Why are we so eager to take offence today?

I’m outraged.

I’m bursting to bring the world’s attention to an important issue that really annoys me. I’ll be contacting all the TV and radio stations, demanding I’m allowed – without being confronted by any counter argument – to air my valid grievance.

I intend to do this . . . as soon as I find something that really annoys me. Well, everyone else is doing it, so why not me?

Regularly, watching breakfast TV, the milk on my cornflakes quickly becomes soured by the sight of some deadbeat I’ve never heard of, speaking on behalf of their half-baked organisation or ‘Think Tank’ (I’ve only just learned to ‘Think Bike!, let alone Think Tank!) that disapproves of something that 99% of us have never considered to be a problem.

They loudly point out that we 99% are terrible people because something that gets theirgoat doesn’t get ours. Mine, incidentally, is happily roaming free in a field just outside Ammanford.

Although their pontificating should make my blood boil, my usual reaction is to wonder where their funding comes from, shrug my shoulders and put some fresh milk on my cornflakes.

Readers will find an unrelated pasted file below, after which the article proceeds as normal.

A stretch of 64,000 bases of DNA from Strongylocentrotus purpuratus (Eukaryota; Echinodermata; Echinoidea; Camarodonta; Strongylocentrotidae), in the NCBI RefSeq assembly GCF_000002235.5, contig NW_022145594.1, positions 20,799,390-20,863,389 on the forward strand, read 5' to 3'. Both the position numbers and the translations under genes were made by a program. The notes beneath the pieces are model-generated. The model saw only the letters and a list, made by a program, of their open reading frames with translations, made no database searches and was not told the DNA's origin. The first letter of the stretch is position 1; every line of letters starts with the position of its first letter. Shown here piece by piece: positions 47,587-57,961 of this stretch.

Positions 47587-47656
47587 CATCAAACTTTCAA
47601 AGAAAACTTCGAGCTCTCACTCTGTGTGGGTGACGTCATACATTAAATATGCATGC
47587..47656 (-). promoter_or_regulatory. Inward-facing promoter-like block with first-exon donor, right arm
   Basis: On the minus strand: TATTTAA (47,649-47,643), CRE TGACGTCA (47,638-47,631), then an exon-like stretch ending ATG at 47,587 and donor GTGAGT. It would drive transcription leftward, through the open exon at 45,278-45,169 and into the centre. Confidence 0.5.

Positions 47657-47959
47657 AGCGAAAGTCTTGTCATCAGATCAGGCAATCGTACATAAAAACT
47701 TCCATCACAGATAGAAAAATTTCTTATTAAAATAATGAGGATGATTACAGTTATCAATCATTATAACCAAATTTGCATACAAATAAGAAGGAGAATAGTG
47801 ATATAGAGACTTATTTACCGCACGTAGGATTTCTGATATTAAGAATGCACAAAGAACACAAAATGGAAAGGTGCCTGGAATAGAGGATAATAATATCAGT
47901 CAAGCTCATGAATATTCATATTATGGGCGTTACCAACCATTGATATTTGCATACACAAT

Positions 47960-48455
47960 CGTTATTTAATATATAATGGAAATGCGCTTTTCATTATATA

Sainsbury’s customer magazine recently included a Persian recipe to introduce flavours to their customers that they may not have enjoyed before. The ingredients also included some Indian items. Inclusivity anddiversity in one meal, you might think.

Not so. One angry British Iranian wrote to the boss of Sainsbury’s, demanding an apology because treating Iranian and Indian ingredients as virtually indistinguishable was ‘Casual, lazy racism and abhorrent’.

The dictionary definition of ‘abhorrent’ is… ‘Inspiring disgust and loathing’

While there are many appalling things going on in this world that deserve to be described as abhorrent, I honestly don’t think a recipe containing a few incorrect ingredients deserves that description.

I’m just a comedian, but I think the world would be a much calmer place if, instead of appearing so eager to take offence, more people just shrugged their shoulders and poured fresh milk on their cornflakes.